www.70degreeswest.com – Follow the travels of Michelle and Justin as they document life along 70 degrees west, illustrating the impact the modern world has on 8 unique regions and the poeple who depend on the stability of these fragile environment.
Bag-a-Surf: – http://www.bagasurf.org/ and/or http://www.facebook.com/BagASurf/ Cleaning the oceans one bag at a time. Bag-A-Surf is a global initiative crowd-sourcing and mapping the clean-up of marine debris. Every time you go to the beach an opportunity presents itself to give back to the oceans and help clean the beach, and put Bermuda on the map!
Earth Protect – helps you find and share videos and films on environmental issues and solutions: http://www.earthprotect.com/
Planet Connect – A place for highschool students interested in the environment: http://www.planet-connect.org/
Warwick Long Bay Petition: – http://www.petitiononline.com/bestWLB/petition.html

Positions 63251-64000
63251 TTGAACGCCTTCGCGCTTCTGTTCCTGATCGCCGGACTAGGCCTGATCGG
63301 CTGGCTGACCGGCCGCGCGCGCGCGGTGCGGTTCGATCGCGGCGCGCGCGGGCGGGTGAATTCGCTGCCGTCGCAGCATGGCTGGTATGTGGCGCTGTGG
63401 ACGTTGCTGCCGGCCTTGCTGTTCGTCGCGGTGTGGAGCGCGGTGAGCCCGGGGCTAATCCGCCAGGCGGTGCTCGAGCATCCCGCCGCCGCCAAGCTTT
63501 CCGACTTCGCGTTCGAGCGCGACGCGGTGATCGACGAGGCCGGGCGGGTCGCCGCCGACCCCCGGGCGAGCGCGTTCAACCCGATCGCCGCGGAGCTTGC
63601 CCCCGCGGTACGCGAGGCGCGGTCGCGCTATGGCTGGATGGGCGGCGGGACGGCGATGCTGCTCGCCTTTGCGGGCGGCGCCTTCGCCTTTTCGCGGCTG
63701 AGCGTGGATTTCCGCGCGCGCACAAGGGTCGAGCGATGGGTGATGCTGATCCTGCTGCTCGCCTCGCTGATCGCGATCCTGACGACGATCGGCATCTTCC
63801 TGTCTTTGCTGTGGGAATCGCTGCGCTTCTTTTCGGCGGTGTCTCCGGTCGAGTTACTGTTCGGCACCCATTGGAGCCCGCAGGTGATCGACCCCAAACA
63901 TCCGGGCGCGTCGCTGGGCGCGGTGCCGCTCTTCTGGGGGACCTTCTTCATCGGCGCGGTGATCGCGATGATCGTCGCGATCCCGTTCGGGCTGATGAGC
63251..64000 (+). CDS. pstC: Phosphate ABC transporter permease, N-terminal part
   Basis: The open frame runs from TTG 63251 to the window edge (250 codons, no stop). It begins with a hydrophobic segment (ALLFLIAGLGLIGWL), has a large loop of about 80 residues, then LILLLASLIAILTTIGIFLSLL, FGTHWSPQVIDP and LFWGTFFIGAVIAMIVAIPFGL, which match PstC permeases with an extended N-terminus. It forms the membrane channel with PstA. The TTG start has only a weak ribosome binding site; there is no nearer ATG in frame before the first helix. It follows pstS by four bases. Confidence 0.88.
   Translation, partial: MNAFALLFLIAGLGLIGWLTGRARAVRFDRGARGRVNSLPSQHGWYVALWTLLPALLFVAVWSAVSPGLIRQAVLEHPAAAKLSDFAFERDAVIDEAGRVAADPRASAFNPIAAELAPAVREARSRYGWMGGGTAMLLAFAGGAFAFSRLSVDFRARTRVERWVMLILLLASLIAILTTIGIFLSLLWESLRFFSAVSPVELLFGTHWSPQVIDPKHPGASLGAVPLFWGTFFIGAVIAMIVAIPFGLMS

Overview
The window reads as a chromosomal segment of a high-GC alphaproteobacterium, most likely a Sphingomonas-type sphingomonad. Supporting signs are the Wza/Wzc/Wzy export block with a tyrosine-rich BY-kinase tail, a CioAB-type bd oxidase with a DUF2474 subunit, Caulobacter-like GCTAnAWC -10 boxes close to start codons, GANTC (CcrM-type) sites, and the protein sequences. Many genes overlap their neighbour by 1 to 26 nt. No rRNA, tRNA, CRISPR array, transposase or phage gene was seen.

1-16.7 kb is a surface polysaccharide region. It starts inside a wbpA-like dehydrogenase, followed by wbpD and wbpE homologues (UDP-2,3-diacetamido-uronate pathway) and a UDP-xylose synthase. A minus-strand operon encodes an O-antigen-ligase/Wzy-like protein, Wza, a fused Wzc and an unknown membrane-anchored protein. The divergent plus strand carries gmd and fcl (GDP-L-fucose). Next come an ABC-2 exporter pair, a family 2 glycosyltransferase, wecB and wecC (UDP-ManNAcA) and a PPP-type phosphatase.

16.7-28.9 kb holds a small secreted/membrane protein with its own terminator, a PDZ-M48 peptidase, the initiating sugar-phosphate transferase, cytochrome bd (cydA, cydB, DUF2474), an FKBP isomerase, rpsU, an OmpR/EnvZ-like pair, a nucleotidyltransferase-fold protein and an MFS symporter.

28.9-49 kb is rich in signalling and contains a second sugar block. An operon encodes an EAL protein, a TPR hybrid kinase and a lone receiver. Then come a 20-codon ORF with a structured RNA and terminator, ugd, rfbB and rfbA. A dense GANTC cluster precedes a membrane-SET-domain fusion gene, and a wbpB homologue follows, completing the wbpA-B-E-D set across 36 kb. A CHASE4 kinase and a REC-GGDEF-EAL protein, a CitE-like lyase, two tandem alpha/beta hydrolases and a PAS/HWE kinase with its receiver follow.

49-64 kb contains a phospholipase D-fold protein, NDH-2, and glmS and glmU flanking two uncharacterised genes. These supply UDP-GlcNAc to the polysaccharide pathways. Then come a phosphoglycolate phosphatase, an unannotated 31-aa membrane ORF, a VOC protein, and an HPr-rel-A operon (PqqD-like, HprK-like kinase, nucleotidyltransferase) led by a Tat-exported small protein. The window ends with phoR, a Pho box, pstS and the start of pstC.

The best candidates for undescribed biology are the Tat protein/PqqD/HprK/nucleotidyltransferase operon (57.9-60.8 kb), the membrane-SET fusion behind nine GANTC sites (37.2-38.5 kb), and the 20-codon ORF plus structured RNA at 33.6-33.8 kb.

Save Southlands – Again! – http://www.ipetitions.com/petition/savesouthlandsagain/
KBB – Keep Bermuda Beautiful is a registered Charity. Our mission is to engage individuals to take greater responsibility in reducing waste and eliminating litter. http://www.kbb.org/
Trash Free Seas – Read about the Ocean Conservancy’s 26 yrs of International Coastal Cleanup Campaigns (link).
Greenrock – Changing the Mindset – Greenrock seeks to educat Bermuda residents and visitors so that we start to make choices that move us towards a more sustainable lifestyle. http://www.greenrock.org/
Permaculture Bermuda – A group dedicated to permaculture and things agricultural in Bermuda. http://www.facebook.com/groups/171973632865736/